Enforcement actions

Noting that “infrastructure alone is not enough”, Lam said that the LTA is looking to enlarge its enforcement team to about 200 officers by the end of this year. Their efforts will be supplemented by crowdsourced feedback obtained through the LTA’s new “Report PMD/PAB Incident” function within the MyTransport.SG app.

He noted that, since May last year, LTA officers have detected over 4,900 active mobility offences and impounded over 2,100 non-compliant devices.

While current enforcement efforts are manpower-intensive, the LTA will be looking to leverage on technology to boost its reach. For example, the LTA has started on an 18-month trial of mobile CCTVs at hotspot locations to see if video analytics software and radar technology can prove effective in detecting offences such as speeding.

Lam said that the LTA has also gone after retailers who display or sell PMDs that do not meet the UL2272 safety standard that has been set for devices here. “It is necessary to tackle non-compliant devices at the source,” he said, noting that the LTA has taken action against 12 PMD retailers to date.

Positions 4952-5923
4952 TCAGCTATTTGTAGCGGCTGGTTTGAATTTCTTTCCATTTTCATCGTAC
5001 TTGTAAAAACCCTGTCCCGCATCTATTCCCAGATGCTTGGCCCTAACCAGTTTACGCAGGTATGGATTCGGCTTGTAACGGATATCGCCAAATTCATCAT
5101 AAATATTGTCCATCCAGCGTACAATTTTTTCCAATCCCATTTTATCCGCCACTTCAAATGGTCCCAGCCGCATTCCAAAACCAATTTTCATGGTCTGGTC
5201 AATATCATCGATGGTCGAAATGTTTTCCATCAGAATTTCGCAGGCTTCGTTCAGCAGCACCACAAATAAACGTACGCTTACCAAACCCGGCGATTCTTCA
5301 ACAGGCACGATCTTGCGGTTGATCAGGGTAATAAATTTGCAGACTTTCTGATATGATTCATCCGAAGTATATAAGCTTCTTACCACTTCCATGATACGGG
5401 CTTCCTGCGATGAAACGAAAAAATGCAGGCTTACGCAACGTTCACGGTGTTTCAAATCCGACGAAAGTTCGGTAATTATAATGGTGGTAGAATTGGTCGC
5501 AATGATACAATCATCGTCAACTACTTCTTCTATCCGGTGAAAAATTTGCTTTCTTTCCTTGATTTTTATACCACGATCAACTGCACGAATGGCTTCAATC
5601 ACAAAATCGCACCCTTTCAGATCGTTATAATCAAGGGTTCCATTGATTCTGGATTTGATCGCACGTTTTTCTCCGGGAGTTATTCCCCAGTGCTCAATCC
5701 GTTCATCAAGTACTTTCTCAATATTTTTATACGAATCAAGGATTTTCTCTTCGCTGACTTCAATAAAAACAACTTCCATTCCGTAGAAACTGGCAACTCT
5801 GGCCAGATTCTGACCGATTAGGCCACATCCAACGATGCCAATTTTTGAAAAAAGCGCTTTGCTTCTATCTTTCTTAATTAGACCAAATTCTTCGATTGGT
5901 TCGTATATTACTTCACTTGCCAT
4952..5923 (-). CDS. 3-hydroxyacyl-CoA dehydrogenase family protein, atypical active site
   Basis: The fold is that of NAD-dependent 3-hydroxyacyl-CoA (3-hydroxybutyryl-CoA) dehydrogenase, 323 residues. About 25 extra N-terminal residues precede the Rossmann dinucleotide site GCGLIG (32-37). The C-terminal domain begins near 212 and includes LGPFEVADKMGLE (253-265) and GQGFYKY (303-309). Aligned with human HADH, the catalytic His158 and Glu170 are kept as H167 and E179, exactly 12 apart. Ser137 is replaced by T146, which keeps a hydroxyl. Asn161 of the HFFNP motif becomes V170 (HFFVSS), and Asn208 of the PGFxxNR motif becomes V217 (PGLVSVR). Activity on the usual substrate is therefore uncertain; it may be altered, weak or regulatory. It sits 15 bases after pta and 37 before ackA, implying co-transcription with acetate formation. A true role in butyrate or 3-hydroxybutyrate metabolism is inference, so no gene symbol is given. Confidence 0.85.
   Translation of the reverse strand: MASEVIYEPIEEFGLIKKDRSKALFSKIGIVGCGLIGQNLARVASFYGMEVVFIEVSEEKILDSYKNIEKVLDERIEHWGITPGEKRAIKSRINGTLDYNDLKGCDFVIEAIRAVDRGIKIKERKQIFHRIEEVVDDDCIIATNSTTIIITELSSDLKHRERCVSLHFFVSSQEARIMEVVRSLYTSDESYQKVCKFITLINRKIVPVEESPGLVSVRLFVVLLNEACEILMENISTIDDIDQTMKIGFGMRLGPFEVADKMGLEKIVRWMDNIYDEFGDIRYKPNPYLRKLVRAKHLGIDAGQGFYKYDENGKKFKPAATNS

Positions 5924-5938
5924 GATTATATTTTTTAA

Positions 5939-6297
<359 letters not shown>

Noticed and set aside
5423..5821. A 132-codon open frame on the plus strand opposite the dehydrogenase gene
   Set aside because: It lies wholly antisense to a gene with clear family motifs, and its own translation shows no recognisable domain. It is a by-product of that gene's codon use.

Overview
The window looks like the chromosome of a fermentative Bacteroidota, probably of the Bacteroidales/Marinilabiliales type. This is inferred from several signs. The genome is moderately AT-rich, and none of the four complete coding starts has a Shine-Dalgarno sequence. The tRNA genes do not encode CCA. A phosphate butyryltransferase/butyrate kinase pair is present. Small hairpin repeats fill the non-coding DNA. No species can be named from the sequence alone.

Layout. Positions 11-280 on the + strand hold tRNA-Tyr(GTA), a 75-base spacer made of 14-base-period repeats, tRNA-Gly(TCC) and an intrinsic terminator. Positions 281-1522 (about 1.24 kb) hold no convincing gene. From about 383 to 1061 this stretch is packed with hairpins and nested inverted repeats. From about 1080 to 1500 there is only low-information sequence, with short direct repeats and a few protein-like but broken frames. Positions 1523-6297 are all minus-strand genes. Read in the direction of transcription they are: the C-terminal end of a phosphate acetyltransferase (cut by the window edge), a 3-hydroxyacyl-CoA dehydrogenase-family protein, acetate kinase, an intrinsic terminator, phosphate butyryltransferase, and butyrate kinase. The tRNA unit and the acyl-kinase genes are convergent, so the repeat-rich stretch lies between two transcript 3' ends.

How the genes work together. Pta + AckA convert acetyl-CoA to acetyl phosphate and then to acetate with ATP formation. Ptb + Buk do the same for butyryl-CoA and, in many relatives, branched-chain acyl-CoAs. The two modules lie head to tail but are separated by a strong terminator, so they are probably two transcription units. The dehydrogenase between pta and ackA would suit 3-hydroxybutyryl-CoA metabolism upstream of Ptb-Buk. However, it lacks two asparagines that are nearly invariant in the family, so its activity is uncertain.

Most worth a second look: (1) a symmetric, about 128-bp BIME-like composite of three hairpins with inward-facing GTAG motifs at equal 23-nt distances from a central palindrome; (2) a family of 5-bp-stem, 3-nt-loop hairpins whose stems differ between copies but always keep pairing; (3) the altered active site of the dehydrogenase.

On the topic of punishments for errant PMD users, Lam said the government is closely monitoring whether the current penalty regime is effective in deterring “errant riding behaviour”.

“We will enhance penalties if necessary,” he said. Lam also noted that a “landmark” case in February – in which an errant PMD rider was jailed seven weeks for knocking down and grievously hurting a pedestrian – would set a precedent for future cases.

Insurance, education efforts

Regarding insurance and compensation for PMD-related accidents, Lam said that the Active Mobility Advisory Panel (Amap) is studying the issue and will submit its findings later this year after consulting the relevant stake holders.

“We will likely start off by requiring PMD-sharing operators to have third-party liability insurance,” he said, noting that major food delivery businesses such as Deliveroo and GrabFood are already providing third-party liability insurance for their riders. FoodPanda also announced on Monday that it would start doing the same from next month, Lam added.

Lam said the LTA is also looking to intensify its educational efforts to improve PMD riding behaviour, noting that 600 sessions of the Safe Riding Programme have been conducted in the last three months and that, as of June, over 57,000 people have participated in it.

“We will continue to work with the community to develop a gracious and safe path-sharing culture. This includes over 1,000 volunteers who regularly patrol and share safe riding practices with their community,” he said.

In concluding his speech, Lam observed that the government has had a “year of experience regulating PMDs” and that it did “not expect any new tool’s introduction to be a rosy journey.”

“With all new technology, our regulatory regime has to be nimble and responsive. We will get the new measures in place quickly,” he said.